Monday, January 12, 2015

MiM Mail: Starting medical school, need encouragement

Hi MiM,

In six weeks I am supposed to start my first year of medical school. It's been a long time coming. I trained as a nurse, worked as one for a while, and then decided to pursue medicine. I finished off the prerequisites I needed, applied and got in (to a medical school in New Zealand - where I am from originally). My husband and I had a surprise pregnancy right before I was supposed to start medical school so I deferred for a year. I now have a gorgeous six month old and have been enjoying working casually as a RN. However starting medical school beckons, and I find the idea now terrifying. The unknowns of how to manage it all with a baby. I have an extremely supportive husband but he is also studying a PhD so is busy. We have great childcare sorted - our baby will be at the university day care right around the corner from the medical school. I'm not really struggling with the idea of leaving my baby as I'm not the full time stay at home type, but I am afraid I will find school all consuming and miss out on her. Also from a financial perspective having us both studying sucks - my husband gets a small stipend we can survive off but it's hard when our friends are buying houses and taking dream vacations, and we can only afford meat once a week! I suppose I am using this post and community as I imagine many others do - to seek out encouragement and to hear stories from those who have gone on before. How did you do it with a baby? Any ideas on how to manage financially? Is it worth it in the end? Etc. Would love any encouragement, inspiration, advice you can spare.

Thanks so much,


  1. First things first. Congratulations on your lovely new baby as well as acceptance into medical school! And your husband is a PhD student as well? What a brilliant couple! :)

    I'm a medical student and also your neighbour in Australia. We have HECS to cover our medical school fees. Is there similar study assist in New Zealand? I would be surprised if there isn't.

    As well, I know medical students who are struggling as you are, yet the Australian government does help and in a couple of cases helps considerably so they can make ends meet. Again, I would be surprised if New Zealand doesn't offer similar aid for students.

    Do you plan to live in New Zealand after you graduate, or do you plan to return to USA? If you plan to live in New Zealand, then it may be perfectly fine to be a physician in New Zealand. But realise the training for most specialties is quite a lot longer than in USA (e.g. emergency medicine takes a minimum of 7 years but more realistically 9 years or more to finish, whereas in USA I believe emergency medicine is 3 years). However, the salary whilst a registrar (=resident in American English) is far better than the States. However, the New Zealand dollar has a poor exchange rate with the US dollar, so perhaps it equalises? I don't know New Zealand, but approximately 50% of all Australian medical students become GPs (=family medicine physicians). As a point of interest, Australia and New Zealand each recognise the other's training in most if not all colleges (specialties). You could apply to practise in Australia fairly easily from New Zealand, I reckon.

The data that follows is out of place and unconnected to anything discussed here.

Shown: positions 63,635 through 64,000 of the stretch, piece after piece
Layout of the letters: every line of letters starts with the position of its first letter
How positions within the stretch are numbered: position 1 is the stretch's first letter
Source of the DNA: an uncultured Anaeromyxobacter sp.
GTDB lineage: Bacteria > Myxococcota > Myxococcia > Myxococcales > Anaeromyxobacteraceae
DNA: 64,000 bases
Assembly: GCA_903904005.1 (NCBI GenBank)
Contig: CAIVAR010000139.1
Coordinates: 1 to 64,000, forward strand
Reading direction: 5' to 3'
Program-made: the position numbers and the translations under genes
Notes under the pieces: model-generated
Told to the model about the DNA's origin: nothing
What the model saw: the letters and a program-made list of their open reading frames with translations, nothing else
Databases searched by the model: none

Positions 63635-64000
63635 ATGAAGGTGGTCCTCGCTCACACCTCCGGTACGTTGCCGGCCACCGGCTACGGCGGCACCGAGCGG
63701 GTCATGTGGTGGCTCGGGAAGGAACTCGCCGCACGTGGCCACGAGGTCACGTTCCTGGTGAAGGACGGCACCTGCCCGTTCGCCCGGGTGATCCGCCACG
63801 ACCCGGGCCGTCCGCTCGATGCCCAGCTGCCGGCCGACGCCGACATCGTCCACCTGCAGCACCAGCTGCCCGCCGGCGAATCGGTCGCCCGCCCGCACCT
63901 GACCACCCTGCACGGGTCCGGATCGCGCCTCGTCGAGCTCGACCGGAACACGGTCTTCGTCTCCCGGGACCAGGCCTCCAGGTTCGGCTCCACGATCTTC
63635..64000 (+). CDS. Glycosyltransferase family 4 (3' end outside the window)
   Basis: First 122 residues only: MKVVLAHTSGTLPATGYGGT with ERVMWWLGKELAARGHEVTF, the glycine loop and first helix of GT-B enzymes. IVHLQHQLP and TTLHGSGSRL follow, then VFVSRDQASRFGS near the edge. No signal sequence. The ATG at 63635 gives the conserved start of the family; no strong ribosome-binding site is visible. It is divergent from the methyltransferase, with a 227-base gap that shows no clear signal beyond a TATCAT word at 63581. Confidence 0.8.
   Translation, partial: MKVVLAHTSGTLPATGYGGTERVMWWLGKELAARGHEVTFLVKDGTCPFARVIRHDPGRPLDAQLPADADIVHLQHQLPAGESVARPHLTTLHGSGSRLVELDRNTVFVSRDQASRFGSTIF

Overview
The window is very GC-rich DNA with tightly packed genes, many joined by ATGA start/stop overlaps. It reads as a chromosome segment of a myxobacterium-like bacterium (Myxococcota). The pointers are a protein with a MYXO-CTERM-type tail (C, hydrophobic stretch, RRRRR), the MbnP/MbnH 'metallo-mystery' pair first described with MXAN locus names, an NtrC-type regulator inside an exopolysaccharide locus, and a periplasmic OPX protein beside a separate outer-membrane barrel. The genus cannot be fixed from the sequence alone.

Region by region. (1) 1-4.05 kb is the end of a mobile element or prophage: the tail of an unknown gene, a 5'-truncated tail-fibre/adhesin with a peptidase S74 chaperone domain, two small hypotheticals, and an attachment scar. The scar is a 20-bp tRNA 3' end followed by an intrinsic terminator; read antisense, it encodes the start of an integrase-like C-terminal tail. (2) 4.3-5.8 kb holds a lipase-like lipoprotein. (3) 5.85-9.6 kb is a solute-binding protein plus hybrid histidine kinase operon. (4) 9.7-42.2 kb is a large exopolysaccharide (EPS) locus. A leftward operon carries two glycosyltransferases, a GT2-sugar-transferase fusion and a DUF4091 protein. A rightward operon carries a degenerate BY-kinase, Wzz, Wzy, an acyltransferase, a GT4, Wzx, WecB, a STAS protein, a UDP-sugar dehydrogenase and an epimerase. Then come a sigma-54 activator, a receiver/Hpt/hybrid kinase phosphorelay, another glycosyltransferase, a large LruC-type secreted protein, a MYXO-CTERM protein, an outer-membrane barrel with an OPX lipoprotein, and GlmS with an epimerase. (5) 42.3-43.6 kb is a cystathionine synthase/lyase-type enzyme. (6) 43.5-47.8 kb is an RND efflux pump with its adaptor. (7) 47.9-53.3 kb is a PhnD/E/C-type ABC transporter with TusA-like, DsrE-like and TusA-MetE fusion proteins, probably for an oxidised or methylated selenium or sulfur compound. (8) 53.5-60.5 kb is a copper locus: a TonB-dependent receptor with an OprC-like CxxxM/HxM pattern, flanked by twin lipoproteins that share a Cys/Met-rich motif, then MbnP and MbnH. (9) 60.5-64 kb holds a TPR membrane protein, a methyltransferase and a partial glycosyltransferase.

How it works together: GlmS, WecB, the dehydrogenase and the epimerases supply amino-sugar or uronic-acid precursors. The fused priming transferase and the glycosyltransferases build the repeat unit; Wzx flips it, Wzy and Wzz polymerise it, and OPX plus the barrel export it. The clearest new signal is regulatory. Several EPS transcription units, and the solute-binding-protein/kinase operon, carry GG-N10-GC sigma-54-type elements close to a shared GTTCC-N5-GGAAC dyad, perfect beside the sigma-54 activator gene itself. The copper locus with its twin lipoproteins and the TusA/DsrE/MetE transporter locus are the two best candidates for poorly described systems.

If you plan to return, I would advise against medical school overseas. It's becoming more difficult to return. And it'll be unlikely you'll be able to match into competitive specialties (e.g. most surgical specialties except perhaps general surgery though general surgery is still difficult, dermatology, radiation oncology). But specialties like family medicine, psychiatry, paediatrics, internal medicine and others may be possible. Bottom line: It's best to attend medical school in the nation you wish to live.

    Have a look at the similarities and differences between Australian and American medical educational systems. I believe New Zealand is very similar to Australia, and both very similar to UK, as we're each part of the Commonwealth. At the very least please have a look at Table 3.


    1. Hi BA - just to clear up a misunderstanding:

      ---FM physicians have 4 years of residency training after medical school and take care of adults, children, pregnant women, and do basic obstetrics and basic procedures.
      ---IM physicians have 3 years of residency training after medical school then 0-6 years of fellowship and take care of adults
      ---GP are people who have completed only one year of residency (called internship) after medical school.
      ---PCP - any physician who provides primary care, including but not limited to: IM, FM, pediatricians, etc.

      GPs are quite rare as it is very unusual for someone to not complete their residency training. Usually if you don't complete your residency, you don't practice medicine clinically (although you might work in health care in some other way).